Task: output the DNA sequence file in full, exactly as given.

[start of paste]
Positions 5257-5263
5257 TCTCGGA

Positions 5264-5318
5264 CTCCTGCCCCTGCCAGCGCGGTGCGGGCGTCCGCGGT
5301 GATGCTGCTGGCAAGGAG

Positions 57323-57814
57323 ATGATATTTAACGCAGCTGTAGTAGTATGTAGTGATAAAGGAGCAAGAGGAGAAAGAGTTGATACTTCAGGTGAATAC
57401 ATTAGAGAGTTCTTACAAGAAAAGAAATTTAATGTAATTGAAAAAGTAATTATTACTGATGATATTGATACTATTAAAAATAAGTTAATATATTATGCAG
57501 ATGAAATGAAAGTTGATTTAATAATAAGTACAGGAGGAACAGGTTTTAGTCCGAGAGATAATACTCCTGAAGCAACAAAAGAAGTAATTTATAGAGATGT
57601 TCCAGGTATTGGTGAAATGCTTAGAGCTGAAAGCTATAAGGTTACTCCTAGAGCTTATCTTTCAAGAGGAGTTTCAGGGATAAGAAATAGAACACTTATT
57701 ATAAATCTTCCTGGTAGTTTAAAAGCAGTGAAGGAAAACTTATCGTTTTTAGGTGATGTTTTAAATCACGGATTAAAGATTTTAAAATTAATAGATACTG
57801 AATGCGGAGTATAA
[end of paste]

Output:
Positions 5257-5263
5257 TCTCGGA

Positions 5264-5318
5264 CTCCTGCCCCTGCCAGCGCGGTGCGGGCGTCCGCGGT
5301 GATGCTGCTGGCAAGGAG

Positions 57323-57814
57323 ATGATATTTAACGCAGCTGTAGTAGTATGTAGTGATAAAGGAGCAAGAGGAGAAAGAGTTGATACTTCAGGTGAATAC
57401 ATTAGAGAGTTCTTACAAGAAAAGAAATTTAATGTAATTGAAAAAGTAATTATTACTGATGATATTGATACTATTAAAAATAAGTTAATATATTATGCAG
57501 ATGAAATGAAAGTTGATTTAATAATAAGTACAGGAGGAACAGGTTTTAGTCCGAGAGATAATACTCCTGAAGCAACAAAAGAAGTAATTTATAGAGATGT
57601 TCCAGGTATTGGTGAAATGCTTAGAGCTGAAAGCTATAAGGTTACTCCTAGAGCTTATCTTTCAAGAGGAGTTTCAGGGATAAGAAATAGAACACTTATT
57701 ATAAATCTTCCTGGTAGTTTAAAAGCAGTGAAGGAAAACTTATCGTTTTTAGGTGATGTTTTAAATCACGGATTAAAGATTTTAAAATTAATAGATACTG
57801 AATGCGGAGTATAA